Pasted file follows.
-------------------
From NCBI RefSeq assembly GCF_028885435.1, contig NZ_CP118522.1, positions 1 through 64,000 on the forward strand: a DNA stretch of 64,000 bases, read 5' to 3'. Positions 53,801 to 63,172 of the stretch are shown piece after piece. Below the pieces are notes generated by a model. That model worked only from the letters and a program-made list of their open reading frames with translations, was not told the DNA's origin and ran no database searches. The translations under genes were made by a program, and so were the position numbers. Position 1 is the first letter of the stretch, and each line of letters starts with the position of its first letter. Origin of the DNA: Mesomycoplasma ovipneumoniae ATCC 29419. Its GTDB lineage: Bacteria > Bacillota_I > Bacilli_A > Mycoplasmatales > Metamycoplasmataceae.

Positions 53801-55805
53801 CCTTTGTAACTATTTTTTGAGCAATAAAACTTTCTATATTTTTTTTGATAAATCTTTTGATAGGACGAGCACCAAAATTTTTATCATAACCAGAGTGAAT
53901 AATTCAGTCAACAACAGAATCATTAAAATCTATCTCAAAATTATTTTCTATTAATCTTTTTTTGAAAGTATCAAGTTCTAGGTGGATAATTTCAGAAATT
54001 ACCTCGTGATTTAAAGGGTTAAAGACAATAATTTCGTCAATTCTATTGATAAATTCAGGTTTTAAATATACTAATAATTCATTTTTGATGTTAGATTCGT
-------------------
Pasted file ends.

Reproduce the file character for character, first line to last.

From NCBI RefSeq assembly GCF_028885435.1, contig NZ_CP118522.1, positions 1 through 64,000 on the forward strand: a DNA stretch of 64,000 bases, read 5' to 3'. Positions 53,801 to 63,172 of the stretch are shown piece after piece. Below the pieces are notes generated by a model. That model worked only from the letters and a program-made list of their open reading frames with translations, was not told the DNA's origin and ran no database searches. The translations under genes were made by a program, and so were the position numbers. Position 1 is the first letter of the stretch, and each line of letters starts with the position of its first letter. Origin of the DNA: Mesomycoplasma ovipneumoniae ATCC 29419. Its GTDB lineage: Bacteria > Bacillota_I > Bacilli_A > Mycoplasmatales > Metamycoplasmataceae.

Positions 53801-55805
53801 CCTTTGTAACTATTTTTTGAGCAATAAAACTTTCTATATTTTTTTTGATAAATCTTTTGATAGGACGAGCACCAAAATTTTTATCATAACCAGAGTGAAT
53901 AATTCAGTCAACAACAGAATCATTAAAATCTATCTCAAAATTATTTTCTATTAATCTTTTTTTGAAAGTATCAAGTTCTAGGTGGATAATTTCAGAAATT
54001 ACCTCGTGATTTAAAGGGTTAAAGACAATAATTTCGTCAATTCTATTGATAAATTCAGGTTTTAAATATACTAATAATTCATTTTTGATGTTAGATTCGT